- 52 posts total
- 52 posts total
Well, it's a huge part of a truly high fidelity system. The details are really beyond the scope of what what can be said on a forum of this nature but for me besides my background in physics, educating myself about acoustics and using a good testing rig like REW laptop software and berringer mic. has helped me to arrive at a really good solution. Active analog crossover and dedicated mono amplifier is key for me as well.
IMO, the early 80's started the trend which pointed out that most of the music is in the midrange.. The response, was an effort to clean up and boost the clarity, They would cut the bass response. And they cut it too much IMO. Yes, the music was clean and maybe even accurate. But it was DEAD. It had no life. It laid flat. At least in the R&R genre.
I suspect the R&R’ers may have heard it before the majority because bass is nearly impossible to do without a GOOD bass line and drums (rythem section) Then too, It took some time after that bass reduction beforet a solution was offered. It was a sub woofer. Now you can have the bass back...but ya gotta pay!
I don't think the OP has any REAL intentions about the improvement of his current system or maybe is curious?. This post is obviously a post to invite a FLOOD of responses to address the issue "with bass".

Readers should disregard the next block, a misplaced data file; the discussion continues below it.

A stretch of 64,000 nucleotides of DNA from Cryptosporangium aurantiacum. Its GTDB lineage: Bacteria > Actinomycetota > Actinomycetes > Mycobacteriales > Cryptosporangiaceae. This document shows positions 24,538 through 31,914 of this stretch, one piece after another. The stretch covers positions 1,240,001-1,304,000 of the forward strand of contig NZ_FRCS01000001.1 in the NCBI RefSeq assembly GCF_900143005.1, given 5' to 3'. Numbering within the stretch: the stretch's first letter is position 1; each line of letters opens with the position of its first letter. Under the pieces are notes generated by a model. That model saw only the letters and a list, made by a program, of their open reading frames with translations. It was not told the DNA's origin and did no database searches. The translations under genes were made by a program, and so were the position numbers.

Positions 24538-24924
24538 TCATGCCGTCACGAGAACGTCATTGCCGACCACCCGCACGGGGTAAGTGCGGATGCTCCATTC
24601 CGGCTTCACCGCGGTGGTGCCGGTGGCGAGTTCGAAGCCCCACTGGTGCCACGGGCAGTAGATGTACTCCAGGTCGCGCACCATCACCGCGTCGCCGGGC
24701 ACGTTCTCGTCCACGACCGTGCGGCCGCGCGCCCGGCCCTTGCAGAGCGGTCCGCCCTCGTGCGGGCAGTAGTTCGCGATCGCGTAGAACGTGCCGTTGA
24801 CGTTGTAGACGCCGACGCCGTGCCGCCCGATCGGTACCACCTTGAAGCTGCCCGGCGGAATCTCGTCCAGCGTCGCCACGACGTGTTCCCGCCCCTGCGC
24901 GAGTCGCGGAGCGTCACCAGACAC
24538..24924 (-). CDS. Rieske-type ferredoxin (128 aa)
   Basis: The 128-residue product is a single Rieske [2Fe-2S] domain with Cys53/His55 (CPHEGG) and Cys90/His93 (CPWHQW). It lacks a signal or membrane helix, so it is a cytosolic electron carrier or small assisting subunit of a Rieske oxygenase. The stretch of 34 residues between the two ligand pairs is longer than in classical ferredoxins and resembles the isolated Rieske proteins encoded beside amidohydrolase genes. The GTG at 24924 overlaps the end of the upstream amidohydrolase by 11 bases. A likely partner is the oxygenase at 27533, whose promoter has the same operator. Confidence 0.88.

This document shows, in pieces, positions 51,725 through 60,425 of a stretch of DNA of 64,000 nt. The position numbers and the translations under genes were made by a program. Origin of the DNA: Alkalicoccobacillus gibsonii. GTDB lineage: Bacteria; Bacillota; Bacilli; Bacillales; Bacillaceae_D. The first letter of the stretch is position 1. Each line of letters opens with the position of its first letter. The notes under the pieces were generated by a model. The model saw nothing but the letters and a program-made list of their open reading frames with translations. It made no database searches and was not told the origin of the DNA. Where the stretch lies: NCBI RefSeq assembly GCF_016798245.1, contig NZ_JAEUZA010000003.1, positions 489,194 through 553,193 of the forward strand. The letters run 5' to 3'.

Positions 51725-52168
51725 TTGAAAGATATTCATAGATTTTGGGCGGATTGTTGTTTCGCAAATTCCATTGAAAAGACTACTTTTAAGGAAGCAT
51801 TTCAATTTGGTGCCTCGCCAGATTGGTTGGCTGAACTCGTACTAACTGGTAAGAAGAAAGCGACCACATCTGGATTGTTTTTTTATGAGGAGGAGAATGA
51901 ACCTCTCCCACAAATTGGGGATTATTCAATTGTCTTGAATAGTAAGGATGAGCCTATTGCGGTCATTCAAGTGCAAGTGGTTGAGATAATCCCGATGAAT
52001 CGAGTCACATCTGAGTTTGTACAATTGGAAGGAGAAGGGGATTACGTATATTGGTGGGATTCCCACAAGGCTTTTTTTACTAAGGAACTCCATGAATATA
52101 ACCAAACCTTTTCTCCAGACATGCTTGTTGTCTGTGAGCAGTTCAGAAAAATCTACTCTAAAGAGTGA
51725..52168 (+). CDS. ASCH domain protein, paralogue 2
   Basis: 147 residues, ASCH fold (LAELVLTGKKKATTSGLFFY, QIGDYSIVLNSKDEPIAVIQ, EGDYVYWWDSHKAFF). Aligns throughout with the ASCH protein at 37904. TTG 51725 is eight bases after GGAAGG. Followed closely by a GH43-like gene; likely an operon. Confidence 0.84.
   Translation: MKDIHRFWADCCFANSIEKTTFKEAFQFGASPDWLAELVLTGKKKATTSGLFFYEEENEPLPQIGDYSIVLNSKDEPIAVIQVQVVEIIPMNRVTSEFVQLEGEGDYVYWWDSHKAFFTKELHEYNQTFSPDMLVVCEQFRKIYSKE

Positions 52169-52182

If you really want to find about "bass" the best way is to get the opinions of everyone you know, and the rest of Earth's population.
Three possible problems with bass.
1. Room nodes mainly based on speaker location and room dimensions. There are zero nodes and big bass nodes and you need to place the listening seat and speaker location to minimize these affects.
2. Speaker bass design. Most speakers(without subs) start rolling off above 40 Hz. And many speakers have bass overhang, especially in the mid bass where the bass is sloppy. This is from speaker design. Some times it's even deliberate on the designer since heavy bass even when sloppy sells. I'll add, when designed properly closed boxes(very rare these days) are cleaner than ported boxes and this is inherent in the two topologies.
3. Fletcher/Munsen. Frequency response of our ears rolls off at bass and treble frequencies. If I recall bass is flat at 100dB(way too loud and dangerous to hearing) So even at normal loud levels the bass may be there but sounding reduced even when it's not due to the nature of the way our hearing works.